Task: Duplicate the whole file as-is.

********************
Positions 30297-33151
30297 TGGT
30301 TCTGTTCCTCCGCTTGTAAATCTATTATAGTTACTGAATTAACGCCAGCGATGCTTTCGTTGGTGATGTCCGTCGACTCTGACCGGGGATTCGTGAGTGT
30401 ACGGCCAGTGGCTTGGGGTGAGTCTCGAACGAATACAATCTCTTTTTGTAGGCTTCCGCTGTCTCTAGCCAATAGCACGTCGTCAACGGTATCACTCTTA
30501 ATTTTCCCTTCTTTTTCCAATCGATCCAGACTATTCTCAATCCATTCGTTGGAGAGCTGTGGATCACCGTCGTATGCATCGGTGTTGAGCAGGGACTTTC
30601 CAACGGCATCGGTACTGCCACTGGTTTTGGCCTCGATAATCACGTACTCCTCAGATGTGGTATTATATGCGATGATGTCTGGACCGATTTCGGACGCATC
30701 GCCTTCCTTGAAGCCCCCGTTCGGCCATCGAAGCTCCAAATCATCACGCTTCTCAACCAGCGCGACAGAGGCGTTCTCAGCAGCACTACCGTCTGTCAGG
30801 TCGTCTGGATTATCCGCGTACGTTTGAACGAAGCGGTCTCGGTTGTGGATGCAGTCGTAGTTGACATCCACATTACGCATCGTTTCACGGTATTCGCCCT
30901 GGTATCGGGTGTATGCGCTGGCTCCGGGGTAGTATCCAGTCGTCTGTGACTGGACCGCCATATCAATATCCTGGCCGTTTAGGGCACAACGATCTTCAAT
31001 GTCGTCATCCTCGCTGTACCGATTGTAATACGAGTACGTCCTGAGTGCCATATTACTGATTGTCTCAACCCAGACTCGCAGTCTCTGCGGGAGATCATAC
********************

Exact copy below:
Positions 30297-33151
30297 TGGT
30301 TCTGTTCCTCCGCTTGTAAATCTATTATAGTTACTGAATTAACGCCAGCGATGCTTTCGTTGGTGATGTCCGTCGACTCTGACCGGGGATTCGTGAGTGT
30401 ACGGCCAGTGGCTTGGGGTGAGTCTCGAACGAATACAATCTCTTTTTGTAGGCTTCCGCTGTCTCTAGCCAATAGCACGTCGTCAACGGTATCACTCTTA
30501 ATTTTCCCTTCTTTTTCCAATCGATCCAGACTATTCTCAATCCATTCGTTGGAGAGCTGTGGATCACCGTCGTATGCATCGGTGTTGAGCAGGGACTTTC
30601 CAACGGCATCGGTACTGCCACTGGTTTTGGCCTCGATAATCACGTACTCCTCAGATGTGGTATTATATGCGATGATGTCTGGACCGATTTCGGACGCATC
30701 GCCTTCCTTGAAGCCCCCGTTCGGCCATCGAAGCTCCAAATCATCACGCTTCTCAACCAGCGCGACAGAGGCGTTCTCAGCAGCACTACCGTCTGTCAGG
30801 TCGTCTGGATTATCCGCGTACGTTTGAACGAAGCGGTCTCGGTTGTGGATGCAGTCGTAGTTGACATCCACATTACGCATCGTTTCACGGTATTCGCCCT
30901 GGTATCGGGTGTATGCGCTGGCTCCGGGGTAGTATCCAGTCGTCTGTGACTGGACCGCCATATCAATATCCTGGCCGTTTAGGGCACAACGATCTTCAAT
31001 GTCGTCATCCTCGCTGTACCGATTGTAATACGAGTACGTCCTGAGTGCCATATTACTGATTGTCTCAACCCAGACTCGCAGTCTCTGCGGGAGATCATAC